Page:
John Dewey on the struggle of democracy

‘The task of democracy is forever that of creation of a freer and more human experience in which all share and to which all contribute.’ – John Dewey, The public and its problems (1927)

I was kindly invited to participate in a graduate seminar this morning at CU Denver School of Public Affairs, given as part of the work of the Center for Policy and Democracy, co-directed by Tanya Heikkila and Chris Weible.

Apart from the pleasure of attending an in person discussion, the seminar’s choice of theme – John Dewey’s political philosophy – pricked my conscience. Dewey was one of the influential voices about democratic governance who failed to make the cut in the final version of my book.

Dewey’s thinking still speaks to us today. As a founder of the American pragmatism school of philosophy, Dewey believed in the importance of our interaction with one another and with the world around us in providing an experiential, pragmatic basis for meaning and truth, rather than some abstract or taught concept of right or normal. Like civic republicanism, he saw democracy as something to be sustained through collective civic effort and its institutions as instruments which need to remain relevant to our changing understandings.

Above all, Dewey saw the need to sustain wide, interacting communities as the source of democratic life in the face of a complex industrialised society with its mass media, economic imperatives and ability to distort meaning or mask cause and effect. This led him to write extensively on education and the importance of developing critical thinking through experiential learning, rather than rote learning or custom and practice.

Dewey’s political writing links to civic republican ideas of the importance of institutional design and to the demands of deliberative democracy. He posits social constraints on ideas of individual freedom and of equality that echo ideas of non-domination. His approach mirrors theories which did make it into the book such as Habermas on ‘communicative action’ and Arendt’s ‘different others’. The frequent warnings about the risks of a lack of critical judgment, about isolated societal associations and imperfect access to information seem especially prescient for our age of social media.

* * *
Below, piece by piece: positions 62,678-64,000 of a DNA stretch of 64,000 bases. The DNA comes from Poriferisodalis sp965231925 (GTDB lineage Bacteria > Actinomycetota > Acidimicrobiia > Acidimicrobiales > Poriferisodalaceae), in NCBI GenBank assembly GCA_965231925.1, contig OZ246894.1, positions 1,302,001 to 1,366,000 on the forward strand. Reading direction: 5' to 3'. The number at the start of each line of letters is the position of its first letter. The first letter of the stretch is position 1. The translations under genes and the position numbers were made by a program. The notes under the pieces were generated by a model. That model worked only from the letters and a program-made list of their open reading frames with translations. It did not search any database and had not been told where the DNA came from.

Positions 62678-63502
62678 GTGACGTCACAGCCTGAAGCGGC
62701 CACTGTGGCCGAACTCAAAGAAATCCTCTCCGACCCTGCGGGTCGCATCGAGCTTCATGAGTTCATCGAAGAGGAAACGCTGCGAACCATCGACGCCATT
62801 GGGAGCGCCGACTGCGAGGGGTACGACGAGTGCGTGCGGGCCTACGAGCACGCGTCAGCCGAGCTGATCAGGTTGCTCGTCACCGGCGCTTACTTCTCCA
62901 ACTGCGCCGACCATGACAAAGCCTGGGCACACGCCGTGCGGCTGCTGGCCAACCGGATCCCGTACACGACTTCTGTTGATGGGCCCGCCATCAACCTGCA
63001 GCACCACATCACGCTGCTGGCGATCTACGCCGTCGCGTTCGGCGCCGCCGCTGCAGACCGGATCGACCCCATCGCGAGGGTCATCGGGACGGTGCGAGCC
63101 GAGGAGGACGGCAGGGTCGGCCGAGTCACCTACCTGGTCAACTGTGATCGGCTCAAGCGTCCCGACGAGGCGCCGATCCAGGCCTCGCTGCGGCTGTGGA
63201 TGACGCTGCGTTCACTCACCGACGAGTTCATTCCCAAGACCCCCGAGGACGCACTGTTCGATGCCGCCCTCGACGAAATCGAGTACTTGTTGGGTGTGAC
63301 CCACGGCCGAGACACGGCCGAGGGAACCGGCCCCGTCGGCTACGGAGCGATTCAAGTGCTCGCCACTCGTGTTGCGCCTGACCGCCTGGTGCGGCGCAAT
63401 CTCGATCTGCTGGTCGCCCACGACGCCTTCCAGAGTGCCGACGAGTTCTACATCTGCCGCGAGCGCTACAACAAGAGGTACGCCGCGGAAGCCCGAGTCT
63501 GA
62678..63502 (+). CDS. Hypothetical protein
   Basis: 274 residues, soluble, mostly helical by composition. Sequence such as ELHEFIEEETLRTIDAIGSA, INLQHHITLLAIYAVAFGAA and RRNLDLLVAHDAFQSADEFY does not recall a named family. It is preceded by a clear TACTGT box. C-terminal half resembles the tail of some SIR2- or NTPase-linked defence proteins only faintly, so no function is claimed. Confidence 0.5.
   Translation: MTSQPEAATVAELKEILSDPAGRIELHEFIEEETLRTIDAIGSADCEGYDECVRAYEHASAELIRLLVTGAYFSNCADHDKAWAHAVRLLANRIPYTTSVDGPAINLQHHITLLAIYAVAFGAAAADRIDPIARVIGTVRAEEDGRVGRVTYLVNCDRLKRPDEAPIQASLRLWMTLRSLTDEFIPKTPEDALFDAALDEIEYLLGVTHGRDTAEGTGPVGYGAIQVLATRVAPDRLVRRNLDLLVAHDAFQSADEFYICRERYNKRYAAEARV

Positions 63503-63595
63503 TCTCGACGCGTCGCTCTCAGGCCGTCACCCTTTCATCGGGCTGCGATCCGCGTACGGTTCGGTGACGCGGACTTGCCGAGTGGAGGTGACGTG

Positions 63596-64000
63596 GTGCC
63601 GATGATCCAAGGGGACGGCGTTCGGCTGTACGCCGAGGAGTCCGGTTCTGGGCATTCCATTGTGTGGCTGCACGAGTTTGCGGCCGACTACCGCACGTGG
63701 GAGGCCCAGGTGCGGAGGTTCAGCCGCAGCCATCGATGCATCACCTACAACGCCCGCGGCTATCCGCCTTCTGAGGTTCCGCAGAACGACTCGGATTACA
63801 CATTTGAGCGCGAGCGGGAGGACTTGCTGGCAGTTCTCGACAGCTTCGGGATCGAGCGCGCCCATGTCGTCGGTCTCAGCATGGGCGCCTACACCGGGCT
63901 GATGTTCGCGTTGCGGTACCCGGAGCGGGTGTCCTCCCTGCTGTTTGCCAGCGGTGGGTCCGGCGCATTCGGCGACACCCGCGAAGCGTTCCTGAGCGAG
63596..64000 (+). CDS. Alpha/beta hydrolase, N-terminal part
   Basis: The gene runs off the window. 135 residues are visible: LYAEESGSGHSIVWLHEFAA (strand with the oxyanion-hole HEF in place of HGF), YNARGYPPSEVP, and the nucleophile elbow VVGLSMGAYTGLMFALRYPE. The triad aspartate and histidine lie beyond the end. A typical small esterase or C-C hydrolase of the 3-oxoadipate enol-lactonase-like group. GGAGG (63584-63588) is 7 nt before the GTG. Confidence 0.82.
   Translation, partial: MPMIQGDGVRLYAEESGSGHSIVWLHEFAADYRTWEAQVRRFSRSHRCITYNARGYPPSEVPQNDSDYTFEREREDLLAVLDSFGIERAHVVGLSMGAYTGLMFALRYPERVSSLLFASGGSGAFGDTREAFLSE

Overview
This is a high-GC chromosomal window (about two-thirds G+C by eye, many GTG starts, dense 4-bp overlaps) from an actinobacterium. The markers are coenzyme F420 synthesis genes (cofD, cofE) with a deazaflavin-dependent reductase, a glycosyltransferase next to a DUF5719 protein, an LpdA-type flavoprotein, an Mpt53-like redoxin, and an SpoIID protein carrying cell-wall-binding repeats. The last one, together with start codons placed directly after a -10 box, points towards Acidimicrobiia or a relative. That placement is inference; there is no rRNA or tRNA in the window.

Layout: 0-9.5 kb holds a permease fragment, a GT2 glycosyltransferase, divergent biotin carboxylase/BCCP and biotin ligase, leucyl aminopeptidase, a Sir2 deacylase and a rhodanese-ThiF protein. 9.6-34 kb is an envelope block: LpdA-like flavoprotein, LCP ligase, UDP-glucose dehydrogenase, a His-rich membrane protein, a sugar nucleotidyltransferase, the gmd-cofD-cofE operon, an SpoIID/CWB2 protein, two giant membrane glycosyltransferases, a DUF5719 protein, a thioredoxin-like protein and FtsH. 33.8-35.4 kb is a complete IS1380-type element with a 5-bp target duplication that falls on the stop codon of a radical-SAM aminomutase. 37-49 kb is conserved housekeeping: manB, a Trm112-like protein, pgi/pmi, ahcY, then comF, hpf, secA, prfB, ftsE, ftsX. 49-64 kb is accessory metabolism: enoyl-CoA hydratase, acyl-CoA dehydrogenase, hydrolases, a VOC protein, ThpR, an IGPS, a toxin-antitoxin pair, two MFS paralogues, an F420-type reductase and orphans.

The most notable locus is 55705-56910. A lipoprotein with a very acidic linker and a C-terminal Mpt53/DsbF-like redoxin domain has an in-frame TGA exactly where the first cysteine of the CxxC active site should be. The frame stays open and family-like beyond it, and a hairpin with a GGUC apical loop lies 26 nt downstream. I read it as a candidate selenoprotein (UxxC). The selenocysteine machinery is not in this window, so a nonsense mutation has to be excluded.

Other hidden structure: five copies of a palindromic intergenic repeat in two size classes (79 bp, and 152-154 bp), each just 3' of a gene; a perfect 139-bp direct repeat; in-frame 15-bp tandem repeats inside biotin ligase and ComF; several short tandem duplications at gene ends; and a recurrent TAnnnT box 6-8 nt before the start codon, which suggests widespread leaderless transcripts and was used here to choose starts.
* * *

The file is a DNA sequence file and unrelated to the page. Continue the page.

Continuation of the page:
From the perspective of sustainability, and in retrospect, Dewey’s pragmatism may be open to criticism for his focus on human to human interaction, and a lack of a wider ethical position than shared human benefit. Yet, Dewey adumbrates, in his view of democracy, a principal challenge of sustainable development. That is, how distant, complex, long-term and large-scale impacts make it more difficult for the public to see direct cause and effect in order to prompt or support change.

Ultimately, Dewey’s writing causes us to consider how democratic institutions might serve to create an ethos that supports critical and creative civic dialogue. This would be to go some way to achieving Dewey’s aim of a ‘Great Community’, rather than the present fragmentation, disconnection and the view of democracy and the public interest as asimply a war of competing individual interests.

CU Denver School of Public Affairs Center for Policy and Democracy (

Recommended reading from John Dewey:

The public and its problems (book, 1927)

Philosophy and civilization (essays, 1931)

Creative democracy: the task before us (article, 1937)

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